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Transcript
```RL-series circuits
Math 2410
Spring 2011
Consider the RL-series circuit shown in the figure below, which contains a counterclockwise
current I = I(t), a resistance R, and inductance L, and a generator that supplies a voltage V (t)
when the switch is closed. Kirchhoff’s voltage law satates that, “the algebraic sum of all voltage
R
V (t)
I = I(t)
L
drops around an electric circuit is zero.” Applied to this RL-series circuit, the statement translates
to the fact that the current I = I(t) in the circuit satisfies the first-order linear differential equation
LI˙ + RI = V (t),
where I˙ denotes the derivative of I with respect to t. Substituting
obtain our usual form of a first-order nonhomogeneous equation:
dI
dt
for I˙ and dividing by L, we
R
1
dI
+ I = V (t).
dt
L
L
For convenience, we present an index of units and symbols commonly used in this theory.
Quantity
Unit
Symbol
Resistance
ohm
R
Inductance
Capacitance
henry
L
C
Voltage
volt
V
Current
ampere
I
Charge
coulomb
Q
Time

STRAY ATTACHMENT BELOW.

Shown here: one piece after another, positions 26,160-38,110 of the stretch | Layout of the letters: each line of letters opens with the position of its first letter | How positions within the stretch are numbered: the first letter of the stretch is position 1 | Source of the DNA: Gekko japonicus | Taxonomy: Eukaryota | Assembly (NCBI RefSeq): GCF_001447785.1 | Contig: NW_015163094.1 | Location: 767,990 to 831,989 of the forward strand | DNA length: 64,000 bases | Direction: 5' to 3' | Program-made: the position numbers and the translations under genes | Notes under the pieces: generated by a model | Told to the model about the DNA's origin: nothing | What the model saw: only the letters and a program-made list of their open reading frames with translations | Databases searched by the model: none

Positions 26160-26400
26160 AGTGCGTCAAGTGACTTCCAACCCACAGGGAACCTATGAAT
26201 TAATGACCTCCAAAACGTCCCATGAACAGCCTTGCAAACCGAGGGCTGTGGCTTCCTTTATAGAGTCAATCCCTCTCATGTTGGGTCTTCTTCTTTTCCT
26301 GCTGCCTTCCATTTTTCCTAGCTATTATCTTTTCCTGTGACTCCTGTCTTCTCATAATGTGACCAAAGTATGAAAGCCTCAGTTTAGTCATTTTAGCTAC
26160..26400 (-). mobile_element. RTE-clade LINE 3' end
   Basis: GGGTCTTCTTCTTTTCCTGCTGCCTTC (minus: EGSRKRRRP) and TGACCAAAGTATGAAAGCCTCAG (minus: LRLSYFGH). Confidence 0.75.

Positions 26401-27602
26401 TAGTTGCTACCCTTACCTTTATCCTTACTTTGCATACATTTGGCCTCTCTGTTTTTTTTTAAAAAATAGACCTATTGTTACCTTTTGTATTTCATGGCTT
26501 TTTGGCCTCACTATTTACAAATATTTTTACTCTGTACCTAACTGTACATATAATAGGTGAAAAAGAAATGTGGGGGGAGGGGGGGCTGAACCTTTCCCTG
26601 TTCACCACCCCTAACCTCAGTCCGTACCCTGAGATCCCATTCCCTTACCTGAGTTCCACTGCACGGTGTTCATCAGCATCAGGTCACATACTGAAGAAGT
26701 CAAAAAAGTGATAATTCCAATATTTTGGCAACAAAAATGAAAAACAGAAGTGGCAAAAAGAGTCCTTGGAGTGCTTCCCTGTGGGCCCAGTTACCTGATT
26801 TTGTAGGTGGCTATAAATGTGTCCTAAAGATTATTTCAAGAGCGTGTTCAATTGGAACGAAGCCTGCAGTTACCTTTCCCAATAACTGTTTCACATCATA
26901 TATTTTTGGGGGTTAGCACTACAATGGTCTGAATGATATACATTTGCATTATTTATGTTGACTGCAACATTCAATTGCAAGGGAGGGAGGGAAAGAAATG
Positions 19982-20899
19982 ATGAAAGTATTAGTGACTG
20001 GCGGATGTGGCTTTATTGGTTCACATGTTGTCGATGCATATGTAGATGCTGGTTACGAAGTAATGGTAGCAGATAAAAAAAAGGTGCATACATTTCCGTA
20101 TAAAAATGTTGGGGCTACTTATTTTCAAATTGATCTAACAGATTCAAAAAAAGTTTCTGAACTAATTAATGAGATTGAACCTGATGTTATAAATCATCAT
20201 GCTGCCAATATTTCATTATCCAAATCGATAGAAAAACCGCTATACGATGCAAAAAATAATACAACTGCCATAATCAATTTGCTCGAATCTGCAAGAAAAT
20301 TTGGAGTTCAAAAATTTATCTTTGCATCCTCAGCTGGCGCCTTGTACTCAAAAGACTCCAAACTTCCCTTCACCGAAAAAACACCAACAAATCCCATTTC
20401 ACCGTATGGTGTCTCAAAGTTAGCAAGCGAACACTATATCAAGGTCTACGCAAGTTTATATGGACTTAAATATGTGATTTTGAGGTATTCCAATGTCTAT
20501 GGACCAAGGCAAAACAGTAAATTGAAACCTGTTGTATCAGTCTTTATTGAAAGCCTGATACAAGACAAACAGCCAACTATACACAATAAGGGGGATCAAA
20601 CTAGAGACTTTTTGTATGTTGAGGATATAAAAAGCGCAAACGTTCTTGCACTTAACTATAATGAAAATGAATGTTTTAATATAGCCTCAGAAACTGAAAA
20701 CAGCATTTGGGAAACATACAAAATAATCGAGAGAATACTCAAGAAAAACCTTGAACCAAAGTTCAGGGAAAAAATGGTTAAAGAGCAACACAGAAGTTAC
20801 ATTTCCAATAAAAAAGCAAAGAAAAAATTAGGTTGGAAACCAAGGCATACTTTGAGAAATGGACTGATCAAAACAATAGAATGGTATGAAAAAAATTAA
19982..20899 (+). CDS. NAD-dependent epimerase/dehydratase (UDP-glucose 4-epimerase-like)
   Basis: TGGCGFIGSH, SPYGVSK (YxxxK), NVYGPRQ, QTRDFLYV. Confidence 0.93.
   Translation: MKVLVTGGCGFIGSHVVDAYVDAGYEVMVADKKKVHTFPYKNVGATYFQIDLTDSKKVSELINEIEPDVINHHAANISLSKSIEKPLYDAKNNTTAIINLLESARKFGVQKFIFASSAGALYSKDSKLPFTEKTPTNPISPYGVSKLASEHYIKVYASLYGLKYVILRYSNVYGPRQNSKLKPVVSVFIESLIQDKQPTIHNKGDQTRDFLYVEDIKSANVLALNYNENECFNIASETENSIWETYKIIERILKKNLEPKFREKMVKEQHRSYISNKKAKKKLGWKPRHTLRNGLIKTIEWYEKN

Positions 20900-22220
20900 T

seconds
sec
Table 1: Table of Units
Battery
Resistor
Inductor
Capacitor
Switch
Table 2: Symbols of Circuit Elements
Exercises
1. Use the method of integration factors to calculate what the general solution is for this
differential equation.
2. In an RL-series circuit, L = 4 henries, R = 5 ohms, V = 8 volts, and I(0) = 0 amperes.
Find the current at the end of 0.1 seconds. What will the current be after a very long time?
3. Assume that the voltage V (t) is given by V0 sin(ωt), where V0 and ω are given constants.
Find the solution of the differential equation above subject to the initial condition I(0) = I0 .
4. Given that L = 3 henries, R = 6 ohms, V (t) = 3 sin(t), and I(0) = 10 amperes, compute
the value of the current at any time t.
References
[1] N. Finizio and G. Ladas, Ordinary Differential Equations with Modern Applications, 3rd
edition, Simon & Schuster Custom Publishing, Boston, 1999.
```
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